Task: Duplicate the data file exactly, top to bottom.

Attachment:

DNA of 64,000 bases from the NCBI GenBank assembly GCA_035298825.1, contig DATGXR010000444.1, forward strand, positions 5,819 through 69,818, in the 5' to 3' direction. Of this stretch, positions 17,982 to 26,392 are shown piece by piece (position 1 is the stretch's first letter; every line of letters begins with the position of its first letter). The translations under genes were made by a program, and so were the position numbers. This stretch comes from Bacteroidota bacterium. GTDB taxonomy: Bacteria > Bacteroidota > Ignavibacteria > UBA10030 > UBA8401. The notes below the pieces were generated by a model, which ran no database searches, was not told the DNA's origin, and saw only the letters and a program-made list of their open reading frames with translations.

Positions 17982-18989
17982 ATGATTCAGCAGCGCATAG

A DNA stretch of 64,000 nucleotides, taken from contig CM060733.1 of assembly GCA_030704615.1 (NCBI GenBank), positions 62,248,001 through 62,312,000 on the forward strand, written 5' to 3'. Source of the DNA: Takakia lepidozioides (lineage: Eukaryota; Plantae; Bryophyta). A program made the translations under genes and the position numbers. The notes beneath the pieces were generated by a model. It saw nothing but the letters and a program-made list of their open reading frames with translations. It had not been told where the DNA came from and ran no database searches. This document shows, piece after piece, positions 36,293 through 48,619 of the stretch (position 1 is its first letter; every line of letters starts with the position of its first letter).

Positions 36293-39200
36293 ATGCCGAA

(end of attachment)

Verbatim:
DNA of 64,000 bases from the NCBI GenBank assembly GCA_035298825.1, contig DATGXR010000444.1, forward strand, positions 5,819 through 69,818, in the 5' to 3' direction. Of this stretch, positions 17,982 to 26,392 are shown piece by piece (position 1 is the stretch's first letter; every line of letters begins with the position of its first letter). The translations under genes were made by a program, and so were the position numbers. This stretch comes from Bacteroidota bacterium. GTDB taxonomy: Bacteria > Bacteroidota > Ignavibacteria > UBA10030 > UBA8401. The notes below the pieces were generated by a model, which ran no database searches, was not told the DNA's origin, and saw only the letters and a program-made list of their open reading frames with translations.

Positions 17982-18989
17982 ATGATTCAGCAGCGCATAG

A DNA stretch of 64,000 nucleotides, taken from contig CM060733.1 of assembly GCA_030704615.1 (NCBI GenBank), positions 62,248,001 through 62,312,000 on the forward strand, written 5' to 3'. Source of the DNA: Takakia lepidozioides (lineage: Eukaryota; Plantae; Bryophyta). A program made the translations under genes and the position numbers. The notes beneath the pieces were generated by a model. It saw nothing but the letters and a program-made list of their open reading frames with translations. It had not been told where the DNA came from and ran no database searches. This document shows, piece after piece, positions 36,293 through 48,619 of the stretch (position 1 is its first letter; every line of letters starts with the position of its first letter).

Positions 36293-39200
36293 ATGCCGAA